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blessed SAVIOUR, in describing the day of judg ment, does it in such a manner, as if the great inquiry, then, was to relate principally to this one virtue of compassion-and as if our final sentence, at that solemnity, was to be pronounced exactly according to the degrees of it. "I was an hunger"ed, and ye gave me meat-thirsty, and ye gave 66 me drink-naked, and ye clothed me-I was "sick, and ye visited me-in prison, and ye came "unto me." Not that we are to imagine from thence, as if any other good or evil action should then be overlooked by the eye of the all-seeing Judge; but barely to intimate to us, that a charitable and benevolent disposition is so. principal and ruling a part of a man's character, as to be a considerable test, by itself, of the whole frame and temper of his mind, with which all other virtues and vices respectively rise and fali, and will almost necessarily be connected.-Tell me, therefore, of a compassionate man-you represent to me a man of a thousand other good qualities-on whom I can depend-whom I may safely trust with my wife my children, my fortune, and reputation. It is for this, as the apostle argues from the same principle" that he will not commit adultery"that he will not kill-that he will not steal"that he will not bear false witness." That is, the sorrows which are stirred up in mens hearts by such trespasses, are so tenderly felt by a compassionate man, that it is not in his power, or his nature, to commit them.
So that, well might he conclude, that charity, by which he means, love to our neighbor, was the end of the commandment, and that whosoever fulfilled it, had fulfilled the law.
Now, to GOD, &c. Amen.
2 SAMUEL XII. 7. Ist part.
And Nathan said unto David, Thou art the mart. HERE is no historical passage in scripture, which gives a more remarkable instance of the deceitfulness of the heart of man to itself, and of how little we truly know of ourselves, than this, wherein David is convicted out of his own mouth, and is led by the prophet to condemn and pronounce a severe judgment upon another, for an act of injustice which he had passed over in himself, and possibly reconciled to his own conscience. To know one's self, one would think, could be no very difficult lesson ;-for who, you will say, can be truly ignorant of himself, and the true disposition of his own heart?—If a man thinks at ali, he cannot be a stranger to what passes there he must be conscious of his own thoughts and desires; he must remember his past pursuits, and the true springs and motives, which, in general, have directed the actions of his life: He may hang out false colors, and deceive the world; but how can a man deceive himself? That a man can -is evident, because he daily does so.-Scripture tells us, and gives us many historical proofs of it, besides this to which the text refers,- "That "the heart of man is treacherous to itself, and "deceitful above all things ;" and experience, and every hour's commerce with the world, confirms the truth of this seeming paradox, "That "tho' man is the only creature endowed with re"flection, and consequently, qualified to know the "most of himself,-yet, so it happens, that he "generally knows the least-and with all the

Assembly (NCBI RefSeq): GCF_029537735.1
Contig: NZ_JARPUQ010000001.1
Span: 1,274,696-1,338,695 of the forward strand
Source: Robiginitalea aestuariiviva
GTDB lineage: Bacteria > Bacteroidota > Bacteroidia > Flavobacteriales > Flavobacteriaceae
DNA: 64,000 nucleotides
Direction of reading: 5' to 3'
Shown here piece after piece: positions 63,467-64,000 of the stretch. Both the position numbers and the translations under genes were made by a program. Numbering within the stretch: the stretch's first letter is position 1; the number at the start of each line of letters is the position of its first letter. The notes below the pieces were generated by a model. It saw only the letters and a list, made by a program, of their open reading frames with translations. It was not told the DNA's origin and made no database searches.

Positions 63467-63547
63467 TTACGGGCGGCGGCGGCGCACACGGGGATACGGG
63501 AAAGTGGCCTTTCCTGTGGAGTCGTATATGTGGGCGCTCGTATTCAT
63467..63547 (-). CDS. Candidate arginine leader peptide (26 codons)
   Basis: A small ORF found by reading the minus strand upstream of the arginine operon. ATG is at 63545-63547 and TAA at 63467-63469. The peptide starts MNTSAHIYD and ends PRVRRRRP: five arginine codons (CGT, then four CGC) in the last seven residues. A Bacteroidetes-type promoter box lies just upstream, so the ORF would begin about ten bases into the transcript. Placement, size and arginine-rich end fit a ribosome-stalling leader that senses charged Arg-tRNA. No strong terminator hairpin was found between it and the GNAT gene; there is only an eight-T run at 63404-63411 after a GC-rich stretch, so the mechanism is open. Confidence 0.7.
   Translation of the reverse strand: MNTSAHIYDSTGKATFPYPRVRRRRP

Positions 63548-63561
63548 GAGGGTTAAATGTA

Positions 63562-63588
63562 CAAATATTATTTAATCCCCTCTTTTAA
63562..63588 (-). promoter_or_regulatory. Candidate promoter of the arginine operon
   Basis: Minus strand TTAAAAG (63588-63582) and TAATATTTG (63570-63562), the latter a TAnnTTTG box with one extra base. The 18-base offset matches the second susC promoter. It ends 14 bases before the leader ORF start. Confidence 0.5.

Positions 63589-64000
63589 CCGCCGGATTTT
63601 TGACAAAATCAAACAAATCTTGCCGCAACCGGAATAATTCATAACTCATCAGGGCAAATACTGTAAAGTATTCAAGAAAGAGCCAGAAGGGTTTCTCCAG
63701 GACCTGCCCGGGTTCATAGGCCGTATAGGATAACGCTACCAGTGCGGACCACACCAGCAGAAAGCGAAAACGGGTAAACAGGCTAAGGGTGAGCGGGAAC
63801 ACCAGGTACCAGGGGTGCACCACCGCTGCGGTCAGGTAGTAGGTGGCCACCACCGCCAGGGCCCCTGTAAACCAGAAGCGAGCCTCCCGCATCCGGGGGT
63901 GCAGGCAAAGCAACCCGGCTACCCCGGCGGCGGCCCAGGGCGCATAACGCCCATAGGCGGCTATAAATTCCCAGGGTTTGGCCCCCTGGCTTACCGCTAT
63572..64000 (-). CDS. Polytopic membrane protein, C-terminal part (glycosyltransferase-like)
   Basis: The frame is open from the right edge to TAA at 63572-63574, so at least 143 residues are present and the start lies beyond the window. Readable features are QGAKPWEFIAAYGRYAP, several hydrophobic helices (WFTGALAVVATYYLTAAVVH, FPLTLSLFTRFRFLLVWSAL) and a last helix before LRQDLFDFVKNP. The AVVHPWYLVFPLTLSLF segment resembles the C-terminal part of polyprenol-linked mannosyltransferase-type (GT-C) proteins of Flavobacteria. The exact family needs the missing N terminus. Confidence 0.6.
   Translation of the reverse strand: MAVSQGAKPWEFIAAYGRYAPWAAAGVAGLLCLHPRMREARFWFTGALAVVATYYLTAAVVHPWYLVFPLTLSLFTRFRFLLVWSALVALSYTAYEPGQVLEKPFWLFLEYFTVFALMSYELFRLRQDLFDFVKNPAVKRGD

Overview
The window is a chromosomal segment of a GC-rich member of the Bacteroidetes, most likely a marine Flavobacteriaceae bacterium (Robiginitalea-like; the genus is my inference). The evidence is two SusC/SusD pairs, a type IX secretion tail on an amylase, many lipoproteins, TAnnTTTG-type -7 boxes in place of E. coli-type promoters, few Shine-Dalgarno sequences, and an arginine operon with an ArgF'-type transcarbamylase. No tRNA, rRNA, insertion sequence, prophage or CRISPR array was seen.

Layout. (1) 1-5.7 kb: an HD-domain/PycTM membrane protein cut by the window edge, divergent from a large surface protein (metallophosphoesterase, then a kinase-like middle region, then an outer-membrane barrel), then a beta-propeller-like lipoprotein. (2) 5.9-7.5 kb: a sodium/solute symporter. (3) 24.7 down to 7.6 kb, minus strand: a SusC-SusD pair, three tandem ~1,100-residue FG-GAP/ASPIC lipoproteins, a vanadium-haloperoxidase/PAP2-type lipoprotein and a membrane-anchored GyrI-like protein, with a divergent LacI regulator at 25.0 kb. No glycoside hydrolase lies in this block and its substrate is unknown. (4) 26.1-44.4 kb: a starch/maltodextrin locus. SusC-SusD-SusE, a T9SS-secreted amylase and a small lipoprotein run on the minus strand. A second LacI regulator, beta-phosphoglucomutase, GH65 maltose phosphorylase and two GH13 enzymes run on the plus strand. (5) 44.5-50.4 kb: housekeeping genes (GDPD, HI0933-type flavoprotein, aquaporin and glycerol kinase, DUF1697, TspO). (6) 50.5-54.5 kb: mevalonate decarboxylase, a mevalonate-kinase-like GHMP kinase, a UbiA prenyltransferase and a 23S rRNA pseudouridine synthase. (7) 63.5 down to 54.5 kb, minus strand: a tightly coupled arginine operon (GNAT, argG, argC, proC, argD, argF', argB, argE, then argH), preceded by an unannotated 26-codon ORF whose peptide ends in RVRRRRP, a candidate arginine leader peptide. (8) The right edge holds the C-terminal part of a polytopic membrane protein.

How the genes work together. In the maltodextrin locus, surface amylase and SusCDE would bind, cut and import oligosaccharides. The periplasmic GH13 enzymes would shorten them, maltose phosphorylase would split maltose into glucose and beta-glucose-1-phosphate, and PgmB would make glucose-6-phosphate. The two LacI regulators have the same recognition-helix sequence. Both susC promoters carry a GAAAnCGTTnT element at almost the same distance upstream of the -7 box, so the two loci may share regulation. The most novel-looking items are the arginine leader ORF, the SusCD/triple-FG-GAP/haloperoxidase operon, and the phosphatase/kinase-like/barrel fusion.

26 power which God has given him, of turning his eyes inward upon himself, and taking notice of "the chain of his own thoughts and desires-yet, "in fact, he is generally so inattentive, but always so partial an observer of what passes, that "he is as much, nay, often a much greater stran66 ger to his own disposition and true character,
"than all the world besides."
By what means he is brought under so manifest a delusion, and how he suffers himself to be so grossly imposed upon, in a point which he is capable of knowing so much better than others, is not hard to give an account of; nor need we seek farther for it, than amongst the causes which are every day perverting his reason, and misleading him. We are deceived in judging of ourselves, just as we are in judging of other things, when our passions and inclinations are called in as counsellors; and we suffer ourselves to see and reason just so far, and no farther, than they give us leave. How hard do we find it to pass an equitable and sound judgment in a matter where our interest is deeply concerned !-And even where there is the remotest consideration of self, connected with the point before us, what a strange bias does it hang. upon our minds, and how difficult is it to disengage our judgments entirely from it?-With what reluctance are we brought to think evil of a friend, whom we have long loved and esteemed? and, tho' there happen to be strong appearances against him, how apt are we to overlook, or put favorable constructions upon them, and even sometimes, when our zeal and friendship transport us, to assign the best and kindest motives for the worst and most unjustifiable parts of his conduct?